Lobbyists fill the second floor lobby of the State House while the Legislature is in session. Relationships between legislators and lobbyists, especially when money is involved, is a key focus of the State Ethics Commission.
The State Ethics Commission recently moved into new office space at 201 Executive Center Drive in Columbia. Inside, the staffers are still unpacking and setting up furniture.
John Crangle, the governmental affairs director for the S.C. Progressive Network, is considered one of the top ethics watchdogs in South Carolina.
With just 12 full-time staff positions, the State Ethics Commission is one of the smallest state agencies in South Carolina. This budget cycle, it’s requesting a $363,689 increase and four additional staff positions.
The South Carolina State Ethics Commission, responsible for enforcing ethics laws for more than 24,000 elected officials and candidates, has been without a lawyer since October, a vacancy that could hamper enforcement of ethical conduct laws.
“Having a general counsel is vital,” said Meghan Walker, who became executive director of the commission two weeks ago. With no other lawyers among the 11 staff members left, the commission is essentially unable to process any cases.
Michael Burchstead left the position in November to practice at Collins and Lacy P.C., and the vacancy could remain for as long as two months. The salary at the ethics commission isn’t competitive with private practice or even other state agencies, he said.
The State Ethics Commission ensures that lobbyists and state officeholders follow ethics laws by investigating and prosecuting violations, but it also serves an educational and advisory role.
From legislators to lobbyists, pretty much everyone seems to agree that the commission is underfunded. But almost every South Carolina department could make the same claim — infrastructure, education, health care. With additional money from the state’s general fund uncertain, one legislator is looking to create an alternative source of revenue for the agency.
Sen. William Timmons, R-Greenville, was inspired by a system every state Bar Association uses to raise money for nonprofit work. Lawyers place money they have to temporarily hold for clients into special accounts, and the earned interest goes to the Bar Association.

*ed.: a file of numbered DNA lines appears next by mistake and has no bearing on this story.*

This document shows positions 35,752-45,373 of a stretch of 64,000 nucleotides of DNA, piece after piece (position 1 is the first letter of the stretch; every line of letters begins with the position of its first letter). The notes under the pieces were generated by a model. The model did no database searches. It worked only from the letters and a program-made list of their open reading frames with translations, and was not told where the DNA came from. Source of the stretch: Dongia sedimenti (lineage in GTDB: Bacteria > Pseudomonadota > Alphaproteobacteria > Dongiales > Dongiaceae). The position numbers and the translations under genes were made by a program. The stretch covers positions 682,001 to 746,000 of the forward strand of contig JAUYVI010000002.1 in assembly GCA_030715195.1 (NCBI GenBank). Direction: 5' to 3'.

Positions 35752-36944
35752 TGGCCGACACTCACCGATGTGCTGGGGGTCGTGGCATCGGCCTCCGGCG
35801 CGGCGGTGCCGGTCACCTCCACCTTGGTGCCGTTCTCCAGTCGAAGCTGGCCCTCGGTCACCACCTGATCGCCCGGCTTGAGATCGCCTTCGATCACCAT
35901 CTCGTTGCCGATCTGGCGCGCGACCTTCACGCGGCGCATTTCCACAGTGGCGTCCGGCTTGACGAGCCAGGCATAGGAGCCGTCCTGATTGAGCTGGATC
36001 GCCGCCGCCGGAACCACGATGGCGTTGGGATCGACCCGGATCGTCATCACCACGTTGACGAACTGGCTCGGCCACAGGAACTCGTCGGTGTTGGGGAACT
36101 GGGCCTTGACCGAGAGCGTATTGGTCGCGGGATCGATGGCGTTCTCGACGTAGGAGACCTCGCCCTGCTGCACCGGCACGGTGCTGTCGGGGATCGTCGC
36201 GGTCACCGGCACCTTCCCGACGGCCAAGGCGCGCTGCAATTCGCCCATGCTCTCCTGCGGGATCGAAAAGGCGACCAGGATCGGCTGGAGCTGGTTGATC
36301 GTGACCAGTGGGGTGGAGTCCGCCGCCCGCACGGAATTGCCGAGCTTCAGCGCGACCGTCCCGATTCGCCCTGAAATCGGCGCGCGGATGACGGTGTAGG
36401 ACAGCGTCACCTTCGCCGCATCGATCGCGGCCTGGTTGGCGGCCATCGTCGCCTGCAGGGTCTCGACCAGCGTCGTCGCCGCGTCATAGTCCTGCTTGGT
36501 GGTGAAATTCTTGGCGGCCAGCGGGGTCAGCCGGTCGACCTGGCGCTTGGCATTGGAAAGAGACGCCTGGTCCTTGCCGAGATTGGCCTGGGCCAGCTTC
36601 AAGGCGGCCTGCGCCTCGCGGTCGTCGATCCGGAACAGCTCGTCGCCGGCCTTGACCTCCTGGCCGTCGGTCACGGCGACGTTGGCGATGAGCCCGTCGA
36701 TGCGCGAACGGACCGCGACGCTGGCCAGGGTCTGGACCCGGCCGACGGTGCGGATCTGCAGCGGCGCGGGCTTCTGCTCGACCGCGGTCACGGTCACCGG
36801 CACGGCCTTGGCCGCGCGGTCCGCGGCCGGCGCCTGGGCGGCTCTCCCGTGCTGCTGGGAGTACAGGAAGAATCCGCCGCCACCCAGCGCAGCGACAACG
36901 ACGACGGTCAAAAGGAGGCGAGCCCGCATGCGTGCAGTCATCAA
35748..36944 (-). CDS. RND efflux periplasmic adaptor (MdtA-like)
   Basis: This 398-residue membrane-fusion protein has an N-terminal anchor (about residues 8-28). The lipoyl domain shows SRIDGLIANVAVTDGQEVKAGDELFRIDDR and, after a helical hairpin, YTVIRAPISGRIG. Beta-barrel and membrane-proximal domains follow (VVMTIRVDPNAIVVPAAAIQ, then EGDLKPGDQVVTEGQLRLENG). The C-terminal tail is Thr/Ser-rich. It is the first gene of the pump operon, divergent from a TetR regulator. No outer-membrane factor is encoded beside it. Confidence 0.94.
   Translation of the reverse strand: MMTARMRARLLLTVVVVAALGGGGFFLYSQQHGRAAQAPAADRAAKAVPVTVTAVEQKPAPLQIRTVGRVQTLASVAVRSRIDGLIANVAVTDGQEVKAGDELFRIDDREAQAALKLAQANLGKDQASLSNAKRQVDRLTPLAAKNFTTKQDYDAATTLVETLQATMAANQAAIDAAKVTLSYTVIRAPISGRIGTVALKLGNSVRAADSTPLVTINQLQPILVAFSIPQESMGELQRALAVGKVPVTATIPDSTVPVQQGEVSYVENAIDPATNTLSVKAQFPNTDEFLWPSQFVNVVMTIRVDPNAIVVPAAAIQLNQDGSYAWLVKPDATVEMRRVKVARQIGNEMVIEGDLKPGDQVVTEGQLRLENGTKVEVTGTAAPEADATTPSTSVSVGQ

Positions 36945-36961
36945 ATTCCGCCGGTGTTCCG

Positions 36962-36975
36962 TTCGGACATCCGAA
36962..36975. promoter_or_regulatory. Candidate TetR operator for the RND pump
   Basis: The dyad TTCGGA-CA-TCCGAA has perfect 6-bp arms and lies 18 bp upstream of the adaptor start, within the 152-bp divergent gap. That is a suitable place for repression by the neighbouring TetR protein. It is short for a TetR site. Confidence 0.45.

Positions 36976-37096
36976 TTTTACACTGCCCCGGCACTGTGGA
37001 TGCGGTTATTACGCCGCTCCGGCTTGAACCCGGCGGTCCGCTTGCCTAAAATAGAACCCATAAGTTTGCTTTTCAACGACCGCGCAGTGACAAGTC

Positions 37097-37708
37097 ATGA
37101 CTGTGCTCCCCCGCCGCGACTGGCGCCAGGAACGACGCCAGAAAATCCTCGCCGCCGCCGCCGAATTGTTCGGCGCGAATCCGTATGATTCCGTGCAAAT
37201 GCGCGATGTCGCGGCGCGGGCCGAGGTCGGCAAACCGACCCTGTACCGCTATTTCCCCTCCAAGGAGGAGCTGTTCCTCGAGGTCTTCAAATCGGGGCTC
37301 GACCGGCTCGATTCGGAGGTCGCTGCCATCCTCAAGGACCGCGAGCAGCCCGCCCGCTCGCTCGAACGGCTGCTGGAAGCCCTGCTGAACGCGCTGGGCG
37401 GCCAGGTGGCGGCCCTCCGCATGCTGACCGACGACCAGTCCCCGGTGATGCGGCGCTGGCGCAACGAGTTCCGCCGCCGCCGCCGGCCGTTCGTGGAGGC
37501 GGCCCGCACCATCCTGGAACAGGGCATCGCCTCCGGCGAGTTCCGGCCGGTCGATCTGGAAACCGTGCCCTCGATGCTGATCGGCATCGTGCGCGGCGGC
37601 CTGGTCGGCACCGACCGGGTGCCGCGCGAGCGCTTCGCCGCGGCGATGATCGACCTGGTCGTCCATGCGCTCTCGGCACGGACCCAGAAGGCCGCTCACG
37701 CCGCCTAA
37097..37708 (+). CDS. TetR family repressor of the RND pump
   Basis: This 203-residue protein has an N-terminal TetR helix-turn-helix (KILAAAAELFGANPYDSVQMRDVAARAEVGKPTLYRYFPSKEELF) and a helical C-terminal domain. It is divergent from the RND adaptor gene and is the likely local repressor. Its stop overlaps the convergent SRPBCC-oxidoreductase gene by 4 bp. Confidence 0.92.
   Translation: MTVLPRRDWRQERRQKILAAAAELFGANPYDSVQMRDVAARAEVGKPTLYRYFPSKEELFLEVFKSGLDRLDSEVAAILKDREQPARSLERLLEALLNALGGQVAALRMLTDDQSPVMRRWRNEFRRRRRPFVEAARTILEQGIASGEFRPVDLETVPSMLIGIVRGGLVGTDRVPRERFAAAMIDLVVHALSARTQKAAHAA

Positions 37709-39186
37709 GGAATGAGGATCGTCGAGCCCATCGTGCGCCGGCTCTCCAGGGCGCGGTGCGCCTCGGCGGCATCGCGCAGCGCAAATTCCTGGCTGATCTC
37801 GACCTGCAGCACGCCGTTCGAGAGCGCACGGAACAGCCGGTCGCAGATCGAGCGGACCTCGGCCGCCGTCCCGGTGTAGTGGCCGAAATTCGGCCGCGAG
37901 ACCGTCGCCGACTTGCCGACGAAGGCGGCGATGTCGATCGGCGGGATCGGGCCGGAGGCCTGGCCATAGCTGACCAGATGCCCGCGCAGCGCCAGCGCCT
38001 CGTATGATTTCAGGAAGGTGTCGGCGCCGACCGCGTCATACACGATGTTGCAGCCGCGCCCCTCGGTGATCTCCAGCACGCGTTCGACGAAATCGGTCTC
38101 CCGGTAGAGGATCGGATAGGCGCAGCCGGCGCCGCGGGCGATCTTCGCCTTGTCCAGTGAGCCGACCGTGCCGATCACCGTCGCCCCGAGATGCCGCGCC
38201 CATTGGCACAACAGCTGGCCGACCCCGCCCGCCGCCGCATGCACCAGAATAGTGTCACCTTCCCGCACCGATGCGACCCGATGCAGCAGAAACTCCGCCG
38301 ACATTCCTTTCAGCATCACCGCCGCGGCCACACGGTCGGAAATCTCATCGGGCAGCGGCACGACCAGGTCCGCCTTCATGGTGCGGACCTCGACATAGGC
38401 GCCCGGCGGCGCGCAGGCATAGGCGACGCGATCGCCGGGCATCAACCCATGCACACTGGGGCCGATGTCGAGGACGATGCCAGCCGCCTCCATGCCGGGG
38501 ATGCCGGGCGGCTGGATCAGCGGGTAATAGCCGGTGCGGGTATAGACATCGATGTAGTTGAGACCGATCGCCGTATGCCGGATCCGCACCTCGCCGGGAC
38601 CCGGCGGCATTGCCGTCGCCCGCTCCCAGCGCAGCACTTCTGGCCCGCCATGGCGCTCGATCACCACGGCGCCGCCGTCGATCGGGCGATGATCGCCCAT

Timmons wants candidates and elected officials to place their campaign donations into accounts that would earn interest for the ethics commission. It’s a program that hasn’t been tried anywhere else, according to the national Campaign Finance Institute.
“I think it sounds like a terrific idea,” said Greg Adams, University of South Carolina associate professor of law. The trust accounts have been a “massive benefit” around the country, he said, adding that it makes sense to fund services for a specific group by drawing money from that group.
In addition to raising about $100,000 for the Ethics Commission — about 6 percent of its current budget — the bill would make income and expenditures from campaign accounts available to investigators and journalists.
“I could allege that I raised a whole bunch of money and didn’t spend any money and nobody would know unless they looked at my bank records through a subpoena,” Timmons said. Under current law, candidates and elected officials submit their own ethics filings.
The bill has 18 co-sponsors, enough to bring it out of committee and to a vote. Timmons is working with the South Carolina Banking Association to iron out the implementation of the interest-on-campaign accounts.
The timing for a renewed dedication to ethics couldn’t be better, according to John Crangle, the S.C. Progressive Network governmental relations director. South Carolinians are upset about the SCANA scandal, and legislators are campaigning on bringing ethics and order to state politics.
“Now we have a younger crop of legislators, like Bill Timmons, and I think they’re going to be much more aggressive about reform,” Crangle said.
While the increase from Timmon’s bill would be less than the increase requested by the commission, it would still allow for some much needed changes such as upgraded software and new personnel, according to Crangle.
The commission received $1,643,051 from the state general fund for the current fiscal year, and has requested an additional $364,689 for next year. That would be a 22 percent increase, while Gov. Henry McMaster has asked every agency to cut budgets by 3 percent.
The commission is requesting money to add four additional positions to the 15 it currently has, including an investigator and paralegal.
When Burchstead came into the commission in 2015, there was only one full-time investigator. Now, there are four.
“For a number of years, it got so bad that they had to rely on fines and fees and penalties just to pay salaries,” he said. “While the money could certainly be better, as of 2015 or so they’re not doing that any more.”
As the House Ways and Means Committee considers agency requests for funding and prepares the first draft of the 2018-2019 budget, likely to be presented in early March, the Ethics Commission is settling into new, larger offices to accommodate additional staff.
“When an agency like ours isn’t fully funded, like any other government agency, you try to do as much as you can with the resources that you have,” Walker said.
While Timmon’s bill is the only that would create revenue for the commission, others in both the S.C. House and Senate would introduce additional powers and access to information.
“There’s low public trust everywhere,” Timmons said. “We’ve got to make sure that citizens in this country have trust in their public institutions.”